Students learn how engineers use solar energy to heat buildings by investigating the thermal storage properties of some common materials: sand, salt, water and shredded paper. Students then evaluate the usefulness of each material as a thermal storage material to be used as the thermal mass in a pas...

• Wind Power
Wind Power

Students develop an understanding of how engineers use wind to generate electricity. Student teams build model anemometers to better understand and measure wind speed.

• Requirements & Constraints: Making Model Parking Garages
Requirements & Constraints: Making Model Parking Garages

Student teams meet a set of requirements and given constraints as they create small-scale model parking garages. They experience the engineering design process as they design, plan and build their model structures, and then test them for strength to determine their maximum loads.

• Cooler Design Challenge
Cooler Design Challenge

Students learn about convection, conduction, and radiation in order to solve the challenge of designing and building a small insulated cooler with the goal of keeping an ice cube and a Popsicle from melting. This activity uses the engineering design process to build the cooler as well as to measure ...

• Hot Cans and Cold Cans
Hot Cans and Cold Cans

Students apply the concepts of conduction, convection and radiation as they work in teams to solve two challenges. One problem requires that they maintain the warm temperature of one soda can filled with water at approximately human body temperature, and the other problem is to cause an identical so...

• Create a Safe Bungee Cord for Washy!
Create a Safe Bungee Cord for Washy!

Students learn about the role engineers and mathematicians play in developing the perfect bungee cord length by simulating and experimenting with bungee jumping using washers and rubber bands. Working as if they are engineers for a (hypothetical) amusement park, students are challenged to develop a ...

• Swiss Alps Emergency Sled Design
Swiss Alps Emergency Sled Design

Students act as engineers to solve a hypothetical problem that has occurred in the Swiss Alps due to a natural seismic disaster. Working in groups, they follow the engineering design process steps to create model sleds that meet the requirements to transport materials to people in distress that live...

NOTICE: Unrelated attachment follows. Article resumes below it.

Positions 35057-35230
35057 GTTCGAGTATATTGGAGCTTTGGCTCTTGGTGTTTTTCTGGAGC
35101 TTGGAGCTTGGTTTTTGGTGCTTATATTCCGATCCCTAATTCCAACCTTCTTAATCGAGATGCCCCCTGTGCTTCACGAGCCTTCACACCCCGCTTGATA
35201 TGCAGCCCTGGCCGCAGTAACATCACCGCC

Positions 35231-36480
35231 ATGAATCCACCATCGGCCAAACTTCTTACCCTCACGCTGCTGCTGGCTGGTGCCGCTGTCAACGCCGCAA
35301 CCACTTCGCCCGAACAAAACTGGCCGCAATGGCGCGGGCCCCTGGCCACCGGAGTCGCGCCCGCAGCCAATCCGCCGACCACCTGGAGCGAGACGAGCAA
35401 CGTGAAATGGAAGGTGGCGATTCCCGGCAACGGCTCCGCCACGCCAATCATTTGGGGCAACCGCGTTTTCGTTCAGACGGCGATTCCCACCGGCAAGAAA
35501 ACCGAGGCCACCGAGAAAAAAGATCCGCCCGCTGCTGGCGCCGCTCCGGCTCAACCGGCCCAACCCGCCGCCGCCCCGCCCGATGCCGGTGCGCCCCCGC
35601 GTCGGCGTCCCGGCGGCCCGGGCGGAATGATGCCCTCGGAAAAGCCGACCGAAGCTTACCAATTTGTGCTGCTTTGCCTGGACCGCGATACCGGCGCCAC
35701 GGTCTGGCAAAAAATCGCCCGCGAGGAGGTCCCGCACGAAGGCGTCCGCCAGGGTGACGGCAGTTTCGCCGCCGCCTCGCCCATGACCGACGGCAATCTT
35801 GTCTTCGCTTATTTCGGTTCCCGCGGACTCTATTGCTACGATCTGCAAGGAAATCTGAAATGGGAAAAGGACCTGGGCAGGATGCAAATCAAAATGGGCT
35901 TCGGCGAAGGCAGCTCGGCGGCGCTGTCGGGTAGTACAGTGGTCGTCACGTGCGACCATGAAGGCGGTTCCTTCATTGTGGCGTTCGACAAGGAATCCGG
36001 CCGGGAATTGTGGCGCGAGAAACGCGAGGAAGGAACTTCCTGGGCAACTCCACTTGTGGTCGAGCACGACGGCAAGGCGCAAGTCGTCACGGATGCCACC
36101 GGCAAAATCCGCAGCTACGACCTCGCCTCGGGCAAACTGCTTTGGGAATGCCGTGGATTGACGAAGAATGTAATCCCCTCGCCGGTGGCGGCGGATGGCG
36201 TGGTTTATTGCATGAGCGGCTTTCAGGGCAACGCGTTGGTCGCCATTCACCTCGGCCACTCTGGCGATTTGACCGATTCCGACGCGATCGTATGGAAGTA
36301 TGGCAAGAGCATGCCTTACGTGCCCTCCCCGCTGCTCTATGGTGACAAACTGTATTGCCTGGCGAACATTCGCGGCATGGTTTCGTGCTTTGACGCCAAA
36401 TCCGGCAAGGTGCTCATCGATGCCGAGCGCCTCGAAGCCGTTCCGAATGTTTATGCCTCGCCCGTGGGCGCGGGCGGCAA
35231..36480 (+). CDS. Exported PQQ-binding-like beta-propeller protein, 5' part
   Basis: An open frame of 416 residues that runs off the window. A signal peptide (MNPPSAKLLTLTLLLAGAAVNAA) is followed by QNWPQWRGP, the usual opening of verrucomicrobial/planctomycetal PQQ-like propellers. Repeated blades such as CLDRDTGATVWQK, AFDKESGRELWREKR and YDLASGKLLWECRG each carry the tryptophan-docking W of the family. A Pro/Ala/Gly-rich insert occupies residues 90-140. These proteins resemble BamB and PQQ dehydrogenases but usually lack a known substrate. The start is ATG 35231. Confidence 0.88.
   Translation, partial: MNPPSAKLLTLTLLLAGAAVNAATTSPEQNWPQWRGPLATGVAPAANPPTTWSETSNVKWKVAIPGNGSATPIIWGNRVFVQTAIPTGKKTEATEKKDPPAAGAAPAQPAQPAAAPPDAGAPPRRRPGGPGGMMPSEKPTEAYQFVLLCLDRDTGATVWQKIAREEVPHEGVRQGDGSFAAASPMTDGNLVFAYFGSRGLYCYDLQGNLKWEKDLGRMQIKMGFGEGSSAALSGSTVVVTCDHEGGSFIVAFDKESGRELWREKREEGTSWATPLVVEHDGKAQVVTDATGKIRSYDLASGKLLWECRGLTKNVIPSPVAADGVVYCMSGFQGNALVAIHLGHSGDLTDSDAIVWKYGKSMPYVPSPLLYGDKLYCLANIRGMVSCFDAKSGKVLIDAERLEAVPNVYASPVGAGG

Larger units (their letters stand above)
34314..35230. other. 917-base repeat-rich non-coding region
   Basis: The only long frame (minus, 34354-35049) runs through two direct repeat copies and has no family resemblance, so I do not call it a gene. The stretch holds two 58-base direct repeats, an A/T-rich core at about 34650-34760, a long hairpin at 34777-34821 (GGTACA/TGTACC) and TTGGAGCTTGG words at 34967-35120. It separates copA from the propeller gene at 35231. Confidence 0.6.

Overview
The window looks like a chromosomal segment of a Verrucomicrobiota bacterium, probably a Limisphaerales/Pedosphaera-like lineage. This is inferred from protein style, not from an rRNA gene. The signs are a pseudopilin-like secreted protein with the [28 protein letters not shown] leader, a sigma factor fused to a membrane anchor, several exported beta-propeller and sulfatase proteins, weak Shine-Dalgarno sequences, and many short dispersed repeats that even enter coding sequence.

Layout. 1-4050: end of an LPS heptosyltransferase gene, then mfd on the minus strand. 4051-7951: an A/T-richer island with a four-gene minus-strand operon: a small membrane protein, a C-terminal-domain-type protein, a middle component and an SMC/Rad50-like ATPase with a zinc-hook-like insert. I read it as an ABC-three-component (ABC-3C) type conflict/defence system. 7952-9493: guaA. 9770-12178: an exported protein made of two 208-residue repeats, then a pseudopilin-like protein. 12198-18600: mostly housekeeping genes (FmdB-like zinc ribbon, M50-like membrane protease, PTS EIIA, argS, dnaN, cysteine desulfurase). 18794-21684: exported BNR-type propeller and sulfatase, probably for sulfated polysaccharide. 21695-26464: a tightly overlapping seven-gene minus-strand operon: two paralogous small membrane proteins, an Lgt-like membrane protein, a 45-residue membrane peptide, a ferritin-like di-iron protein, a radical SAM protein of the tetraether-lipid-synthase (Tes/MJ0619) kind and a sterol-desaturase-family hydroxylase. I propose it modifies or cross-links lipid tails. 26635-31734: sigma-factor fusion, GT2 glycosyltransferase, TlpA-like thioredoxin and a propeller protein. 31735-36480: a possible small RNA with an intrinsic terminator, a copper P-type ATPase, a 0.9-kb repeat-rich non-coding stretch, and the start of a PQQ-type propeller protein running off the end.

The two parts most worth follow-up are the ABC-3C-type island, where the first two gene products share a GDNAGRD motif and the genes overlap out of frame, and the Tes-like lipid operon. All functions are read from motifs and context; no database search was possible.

• Balsa Towers
Balsa Towers

Students groups use balsa wood and glue to build their own towers using some of the techniques they learned from the associated lesson.

• Engineering Digital Biodegraders for Biological Cleanup
Engineering Digital Biodegraders for Biological Cleanup

A hypothetical scenario is introduced in which the class is asked to apply their understanding of the forces that drive natural selection to prepare a proposal along with an environmental consulting company to help clean up an area near their school that is contaminated with trichloroethylene (TCE)....

• Exploiting Polarization: Designing More Effective Sunglasses
Exploiting Polarization: Designing More Effective Sunglasses

Students apply their understanding of light polarization and attenuation to design, fabricate, test and refine their own prototype sunglasses that better reduce glare and lower light intensity compared to available sunglasses, and better protect eyes from UVA and UVB radiation. They meet the project...

• We Have Liftoff
We Have Liftoff

Building on an introduction to statics, dynamics free-body diagrams, combustion and thermodynamics provided by the associated lesson, students design, construct and test their own rocket engines using sugar and potassium nitrate—an opportunity to apply their knowledge of stoichiometry.

• Volumes of Complex Solids
Volumes of Complex Solids

Challenged with a hypothetical engineering work situation in which they need to figure out the volume and surface area of a nuclear power plant’s cooling tower (a hyperbolic shape), students learn to calculate the volume of complex solids that can be classified as solids of revolution or solids with...

• Body Motion Vector Visualization
Body Motion Vector Visualization

Students apply their knowledge of vectors to a project that gathers data on body movements using the (free) ARK Mirror technology. They record their own body movements, such as martial arts or dance, use the computer program to create graphs of position, velocity, and acceleration data, and analyze ...

More Popular Topics to explore
Free K-12 standards-aligned STEM curriculum for educators everywhere.
Find more at TeachEngineering.org